I found a poster in one of the Shadows of Evil screenshots which might reveal "Nero's" surname - Blackstone.
Set in a fictional 1940s city, Shadows of Evil is a film-noir-inspired horror story centered around four particularly troubled individuals – the Femme Fatale, the Magician, the Cop and the Boxer – and spans an entire metropolis swathed in evil… Welcome to Morg City.
Each of the four characters awaken to a nightmarish world overrun by the undead. Each character fights to overcome confusion and amnesia – in the hope that they may piece together the events that brought them to this twisted world.
Shadows of Evil introduces players to the Femme Fatal, the Magician, the Cop and the Boxer – and these are not nice people. Every one of them is a lying, conniving, manipulative and selfish individual with a long and sordid history of past misdeeds.
The Magician played by Jeff Goldblum
Born into enormous wealth, the magician grew up surrounded by lackeys and sycophants… and a lifetime of constant praise and attention has only fueled his deeply misplaced arrogance.
And this is the image in which a found this poster ~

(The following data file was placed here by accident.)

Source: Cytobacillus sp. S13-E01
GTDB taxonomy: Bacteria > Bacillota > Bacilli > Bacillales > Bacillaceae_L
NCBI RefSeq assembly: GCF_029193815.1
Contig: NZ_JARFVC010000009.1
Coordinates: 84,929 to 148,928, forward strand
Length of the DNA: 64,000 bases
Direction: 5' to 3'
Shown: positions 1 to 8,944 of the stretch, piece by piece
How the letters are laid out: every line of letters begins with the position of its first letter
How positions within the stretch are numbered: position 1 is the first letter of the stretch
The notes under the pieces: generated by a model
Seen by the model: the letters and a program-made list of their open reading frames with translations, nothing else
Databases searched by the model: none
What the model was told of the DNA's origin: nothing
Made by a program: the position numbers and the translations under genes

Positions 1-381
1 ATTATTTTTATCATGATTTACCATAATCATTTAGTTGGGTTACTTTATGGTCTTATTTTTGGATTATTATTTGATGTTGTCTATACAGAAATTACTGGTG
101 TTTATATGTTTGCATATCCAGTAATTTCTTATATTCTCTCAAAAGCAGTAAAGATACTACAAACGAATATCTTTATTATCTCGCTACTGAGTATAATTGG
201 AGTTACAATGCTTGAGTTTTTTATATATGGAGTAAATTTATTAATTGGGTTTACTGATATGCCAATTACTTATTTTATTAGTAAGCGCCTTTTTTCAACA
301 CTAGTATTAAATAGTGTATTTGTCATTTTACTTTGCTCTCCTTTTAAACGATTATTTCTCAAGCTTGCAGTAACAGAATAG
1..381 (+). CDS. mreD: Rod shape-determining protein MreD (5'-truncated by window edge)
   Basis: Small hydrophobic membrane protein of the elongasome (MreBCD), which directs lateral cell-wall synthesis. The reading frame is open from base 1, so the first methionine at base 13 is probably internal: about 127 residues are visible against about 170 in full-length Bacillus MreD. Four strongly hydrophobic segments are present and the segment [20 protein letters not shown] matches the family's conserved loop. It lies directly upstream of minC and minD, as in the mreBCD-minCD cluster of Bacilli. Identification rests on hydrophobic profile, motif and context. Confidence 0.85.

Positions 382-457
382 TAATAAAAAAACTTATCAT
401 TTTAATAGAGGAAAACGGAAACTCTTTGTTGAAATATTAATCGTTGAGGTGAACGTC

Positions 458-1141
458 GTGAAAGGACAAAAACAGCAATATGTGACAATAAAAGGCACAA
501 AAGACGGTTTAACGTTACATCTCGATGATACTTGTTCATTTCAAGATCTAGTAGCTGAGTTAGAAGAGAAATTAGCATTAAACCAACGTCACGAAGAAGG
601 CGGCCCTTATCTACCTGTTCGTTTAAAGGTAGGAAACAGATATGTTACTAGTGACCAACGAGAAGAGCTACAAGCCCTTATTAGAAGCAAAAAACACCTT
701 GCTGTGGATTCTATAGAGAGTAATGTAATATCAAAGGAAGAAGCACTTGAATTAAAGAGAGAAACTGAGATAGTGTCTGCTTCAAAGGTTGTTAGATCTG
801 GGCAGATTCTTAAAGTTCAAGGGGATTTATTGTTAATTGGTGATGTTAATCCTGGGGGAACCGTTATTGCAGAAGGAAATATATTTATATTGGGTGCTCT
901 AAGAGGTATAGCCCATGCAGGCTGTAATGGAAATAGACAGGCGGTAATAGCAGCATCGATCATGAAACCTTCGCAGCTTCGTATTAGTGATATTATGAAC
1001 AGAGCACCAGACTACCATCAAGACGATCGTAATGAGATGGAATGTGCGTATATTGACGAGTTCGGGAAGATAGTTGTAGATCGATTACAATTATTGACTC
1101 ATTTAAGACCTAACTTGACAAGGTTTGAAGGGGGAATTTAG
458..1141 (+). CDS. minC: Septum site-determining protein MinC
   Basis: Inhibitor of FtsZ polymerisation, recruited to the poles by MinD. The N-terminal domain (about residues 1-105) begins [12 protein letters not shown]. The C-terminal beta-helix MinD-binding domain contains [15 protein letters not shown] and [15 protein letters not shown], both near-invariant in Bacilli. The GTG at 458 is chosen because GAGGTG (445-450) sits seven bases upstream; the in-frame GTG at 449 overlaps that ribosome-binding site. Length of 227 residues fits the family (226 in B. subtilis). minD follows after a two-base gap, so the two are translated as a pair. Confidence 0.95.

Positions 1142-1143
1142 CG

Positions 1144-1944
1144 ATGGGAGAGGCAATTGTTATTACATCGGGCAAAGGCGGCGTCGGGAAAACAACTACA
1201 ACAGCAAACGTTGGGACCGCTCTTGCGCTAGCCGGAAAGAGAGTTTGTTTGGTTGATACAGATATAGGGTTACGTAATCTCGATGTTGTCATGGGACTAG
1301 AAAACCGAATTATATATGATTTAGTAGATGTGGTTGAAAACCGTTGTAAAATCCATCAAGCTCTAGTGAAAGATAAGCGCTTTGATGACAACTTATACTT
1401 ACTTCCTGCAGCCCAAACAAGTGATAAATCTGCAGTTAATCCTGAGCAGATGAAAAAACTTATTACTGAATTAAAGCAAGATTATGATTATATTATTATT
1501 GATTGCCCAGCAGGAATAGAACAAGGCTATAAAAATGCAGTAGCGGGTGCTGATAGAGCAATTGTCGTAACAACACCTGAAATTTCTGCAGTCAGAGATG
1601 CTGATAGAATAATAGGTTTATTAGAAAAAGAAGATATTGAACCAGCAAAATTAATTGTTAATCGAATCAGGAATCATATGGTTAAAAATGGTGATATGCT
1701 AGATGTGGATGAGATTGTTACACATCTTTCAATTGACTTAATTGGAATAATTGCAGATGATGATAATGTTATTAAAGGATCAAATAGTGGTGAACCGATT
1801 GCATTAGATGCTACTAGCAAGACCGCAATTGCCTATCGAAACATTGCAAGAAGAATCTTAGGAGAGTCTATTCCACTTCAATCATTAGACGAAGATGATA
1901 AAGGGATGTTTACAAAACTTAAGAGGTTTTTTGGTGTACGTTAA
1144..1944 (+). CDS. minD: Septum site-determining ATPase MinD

Zoomed in & enhanced so I could read the text ~
Text on poster ~
Credit to MixMasterNut for this find.
The inspiration for Nero Blackstone possibly comes from this man ~
Harry Blackstone, Sr.
Harry Blackstone (September 27, 1885 – November 16, 1965) was a famed stage magician and illusionist of the 20th century. Blackstone was born Harry Bouton in Chicago, Illinois, he began his career as a magician in his teens and was popular through World War II as a USO entertainer. He was often billed as The Great Blackstone. His son Harry Blackstone, Jr. also became a famous magician.
Blackstone was in the model of courtly, elegant predecessor magicians like Howard Thurston and Harry Kellar, and the last of that breed in America. He customarily wore white tie and tails when performing, and he traveled with large illusions and a sizable cast of uniformed male and female assistants. For a number of years he toured in the Midwest, often performing throughout the day between film showings.
His "Sawing a woman in half" involved an electric circular saw some three to four feet in diameter mounted on a swing-down arm. Blackstone demonstrated the efficacy of the device by sawing noisily through a piece of lumber. Then a female assistant was placed on the saw table in full view, as wide metal restraints were clamped upon her midsection. The blade whirred and appeared to pass through her body, as ripping sounds were heard, the woman shrieked, and particles were scattered by the whirring blade. When the blade stopped she, of course, rose unharmed.